0

Too many states ignore threat of child predators

For those of you who still believe the justice system in America is working, consider the following. For three years, 46-year-old Andrew Selva sexually brutalized two boys, ages 5 and 12, in a small town outside of Columbus, Ohio. In a plea bargain, Selva admitted to the court that he raped the boys in a variety of ways. By all accounts, it was savage criminal activity.

But when Selva appeared for sentencing before Ohio Judge John Connor, he received no prison time at all. Instead, Connor placed him on probation saying: ''He's got a disease like I've got a disease. I don't know that prison would have helped, except for revenge, and revenge is not in the sentencing guidelines.''

What the sentencing guidelines did call for was a 10-year stretch in a state prison. But Connor believes he knows better, so it is probation for a child rapist. By the way, the ''disease'' Connor referenced in his own case is apparently alcohol-related, the judge has at least two DUI convictions on his sheet.

This kind of sentencing insanity is increasing across the country because many states, like Ohio, have no mandatory minimum prison terms for child predators and, as we all know, there is no shortage of loony judges like Connor.

While some states have passed Jessica's Law, which harshly punishes child molesters, other states simply will not do anything. The following are the most dangerous to a child's welfare.

•Vermont: Even after the national scandal of Judge Edward Cashman sentencing the rapist of an 8-year-old girl to just 60 days in prison (under pressure, Cashman later revised the sentence to a paltry three years), the Vermont Legislature failed to pass mandatory minimums for child sexual predators. The effort was blocked by Democrats, and Republican Gov. Jim Douglas refused to get involved.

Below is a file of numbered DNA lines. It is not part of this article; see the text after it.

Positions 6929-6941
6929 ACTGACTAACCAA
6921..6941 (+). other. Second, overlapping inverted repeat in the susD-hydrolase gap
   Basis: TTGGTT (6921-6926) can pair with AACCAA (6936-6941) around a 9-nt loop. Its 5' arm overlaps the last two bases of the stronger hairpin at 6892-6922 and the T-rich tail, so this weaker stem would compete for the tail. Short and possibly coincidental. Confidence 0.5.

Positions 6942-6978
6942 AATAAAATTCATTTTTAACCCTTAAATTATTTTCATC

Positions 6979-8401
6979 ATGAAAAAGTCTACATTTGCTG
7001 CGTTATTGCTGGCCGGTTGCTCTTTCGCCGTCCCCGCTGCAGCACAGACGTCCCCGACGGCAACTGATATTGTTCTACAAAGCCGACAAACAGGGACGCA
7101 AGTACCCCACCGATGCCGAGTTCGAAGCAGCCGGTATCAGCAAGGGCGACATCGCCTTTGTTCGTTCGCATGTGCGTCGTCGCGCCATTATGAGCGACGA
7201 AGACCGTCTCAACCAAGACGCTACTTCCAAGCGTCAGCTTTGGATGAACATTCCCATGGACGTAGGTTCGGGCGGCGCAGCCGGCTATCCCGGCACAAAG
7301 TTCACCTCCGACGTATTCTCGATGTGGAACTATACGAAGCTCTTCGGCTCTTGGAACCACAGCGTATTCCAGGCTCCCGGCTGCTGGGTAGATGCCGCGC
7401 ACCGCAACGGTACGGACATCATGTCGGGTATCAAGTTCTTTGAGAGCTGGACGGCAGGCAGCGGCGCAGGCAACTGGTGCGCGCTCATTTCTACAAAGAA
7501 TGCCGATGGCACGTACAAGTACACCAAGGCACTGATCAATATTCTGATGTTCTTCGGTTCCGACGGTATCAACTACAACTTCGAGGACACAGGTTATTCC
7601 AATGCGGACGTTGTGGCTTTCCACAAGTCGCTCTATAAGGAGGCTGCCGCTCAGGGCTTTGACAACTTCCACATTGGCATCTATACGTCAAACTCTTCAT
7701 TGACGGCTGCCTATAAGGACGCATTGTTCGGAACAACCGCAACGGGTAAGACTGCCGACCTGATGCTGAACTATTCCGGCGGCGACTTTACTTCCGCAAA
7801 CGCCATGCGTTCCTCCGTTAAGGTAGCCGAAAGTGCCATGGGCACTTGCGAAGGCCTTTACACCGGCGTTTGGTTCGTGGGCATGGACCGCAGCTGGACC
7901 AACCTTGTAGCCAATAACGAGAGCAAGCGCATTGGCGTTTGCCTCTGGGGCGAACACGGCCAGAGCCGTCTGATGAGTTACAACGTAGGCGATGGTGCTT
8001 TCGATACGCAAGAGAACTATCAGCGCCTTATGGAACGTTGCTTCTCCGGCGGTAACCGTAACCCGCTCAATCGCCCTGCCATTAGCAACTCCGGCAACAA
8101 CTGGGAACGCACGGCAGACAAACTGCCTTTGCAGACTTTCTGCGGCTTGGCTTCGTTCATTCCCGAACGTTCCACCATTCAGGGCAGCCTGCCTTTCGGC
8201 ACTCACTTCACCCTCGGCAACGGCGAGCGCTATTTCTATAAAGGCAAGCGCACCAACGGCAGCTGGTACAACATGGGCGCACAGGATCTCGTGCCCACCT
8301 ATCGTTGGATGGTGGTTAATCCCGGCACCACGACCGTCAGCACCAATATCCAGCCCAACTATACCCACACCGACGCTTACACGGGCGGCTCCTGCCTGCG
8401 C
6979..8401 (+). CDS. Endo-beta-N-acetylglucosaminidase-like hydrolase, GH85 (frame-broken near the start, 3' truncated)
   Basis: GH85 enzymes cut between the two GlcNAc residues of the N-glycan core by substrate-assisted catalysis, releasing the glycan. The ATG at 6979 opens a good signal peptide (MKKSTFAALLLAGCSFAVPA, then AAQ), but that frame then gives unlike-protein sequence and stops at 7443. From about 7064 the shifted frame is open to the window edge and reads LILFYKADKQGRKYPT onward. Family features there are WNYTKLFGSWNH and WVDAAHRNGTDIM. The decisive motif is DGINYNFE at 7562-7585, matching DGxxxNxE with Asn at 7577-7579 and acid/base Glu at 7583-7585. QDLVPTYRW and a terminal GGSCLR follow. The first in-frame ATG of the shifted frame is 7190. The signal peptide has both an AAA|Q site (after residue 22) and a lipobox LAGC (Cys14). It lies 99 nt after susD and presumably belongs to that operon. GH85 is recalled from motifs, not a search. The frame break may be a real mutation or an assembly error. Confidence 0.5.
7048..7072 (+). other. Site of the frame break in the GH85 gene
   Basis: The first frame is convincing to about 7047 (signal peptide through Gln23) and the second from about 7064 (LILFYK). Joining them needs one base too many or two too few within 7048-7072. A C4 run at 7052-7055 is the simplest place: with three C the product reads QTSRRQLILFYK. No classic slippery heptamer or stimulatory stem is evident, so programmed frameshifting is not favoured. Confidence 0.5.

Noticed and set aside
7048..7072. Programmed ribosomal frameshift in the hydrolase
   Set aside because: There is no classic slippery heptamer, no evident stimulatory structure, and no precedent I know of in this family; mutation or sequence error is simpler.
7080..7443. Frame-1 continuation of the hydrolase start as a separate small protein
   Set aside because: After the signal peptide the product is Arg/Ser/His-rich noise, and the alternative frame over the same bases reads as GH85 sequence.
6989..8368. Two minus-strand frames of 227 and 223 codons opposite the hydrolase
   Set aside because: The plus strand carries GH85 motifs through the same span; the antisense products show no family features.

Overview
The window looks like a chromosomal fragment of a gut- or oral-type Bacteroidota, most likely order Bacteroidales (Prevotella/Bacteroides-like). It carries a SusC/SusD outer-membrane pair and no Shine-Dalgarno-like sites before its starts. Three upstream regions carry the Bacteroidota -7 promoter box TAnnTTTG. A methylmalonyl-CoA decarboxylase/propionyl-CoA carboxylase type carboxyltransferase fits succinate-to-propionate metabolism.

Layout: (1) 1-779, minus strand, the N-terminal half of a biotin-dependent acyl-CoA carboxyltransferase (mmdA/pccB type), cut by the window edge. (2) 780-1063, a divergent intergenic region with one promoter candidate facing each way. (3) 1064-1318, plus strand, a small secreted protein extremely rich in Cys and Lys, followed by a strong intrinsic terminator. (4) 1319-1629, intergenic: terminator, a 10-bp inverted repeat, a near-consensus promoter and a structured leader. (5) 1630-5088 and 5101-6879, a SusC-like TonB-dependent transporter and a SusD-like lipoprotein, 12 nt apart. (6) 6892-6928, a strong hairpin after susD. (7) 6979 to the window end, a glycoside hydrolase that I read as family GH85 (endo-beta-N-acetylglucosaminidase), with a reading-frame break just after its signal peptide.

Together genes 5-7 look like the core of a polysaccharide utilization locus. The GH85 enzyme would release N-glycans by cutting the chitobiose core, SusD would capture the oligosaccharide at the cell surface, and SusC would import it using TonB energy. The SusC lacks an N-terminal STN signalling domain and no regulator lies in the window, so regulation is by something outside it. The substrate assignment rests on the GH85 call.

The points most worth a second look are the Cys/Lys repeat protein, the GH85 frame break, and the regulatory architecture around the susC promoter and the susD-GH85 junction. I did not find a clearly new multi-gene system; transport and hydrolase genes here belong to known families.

•New York: Despite overwhelming bipartisan support for Jessica's Law, Democrat New York State Assembly Speaker Sheldon Silver continues to single-handedly block any vote. Gov. George Pataki vows to go around Silver.

•Maryland: No mandatory minimums for sexual crimes against children. The Chairman of the House Judiciary Committee, Democrat Joseph Vallario, has consistently blocked efforts to pass Jessica's Law.

•Massachusetts: Absolutely no mandated protection for kids who are brutalized sexually. The judge is free to bestow any sentence. Speaker of the House Sal Dimasi, a Democrat, has killed every piece of tough sex offender legislation that has been introduced.

•Wyoming: No minimum prison sentences and no GPS tracking for convicted sex offenders. Gov. Dave Freudenthal, a Democrat, doesn't seem to care.

•Arkansas: No minimum prison sentences. Gov. Mike Huckabee, a Republican, doesn't seem to care.

•Tennessee: No minimum prison terms for child sex crimes. Democratic Gov. Phil Bredesen doesn't seem to care.

•Idaho: No minimum prison terms for child sex crimes. Republican Gov. Dirk Kempthorne doesn't seem to care.

•North Dakota: No minimum prison sentences for any sexual acts with minors. Gov. John Hoeven, a Republican, says he is ''studying'' ways to change that.

Also, the states of Colorado, Wisconsin, Maine, Kansas, and Montana have weak laws protecting kids - but at least there are politicians in those states trying to change things.

In the Ohio case where the child rapist received parole, and in the Vermont case where the man who raped the little girl initially got 60 days, the three victims were poor kids. Their parents had no money, no influence, and no hope of challenging the wicked judges. I submit those awful sentences would not have been handed down if the rapists had abused wealthy children.

But be that as it may. Any state that will not severely punish an adult who rapes a child is a disgraceful state. And everybody living there should know it.

Veteran TV news anchor and author Bill O'Reilly is a host on Fox News. His column appears on Friday. His "Radio Factor" can be heard weekdays from 1 to 3 p.m. on NewsTalk 1300 WIMO-AM.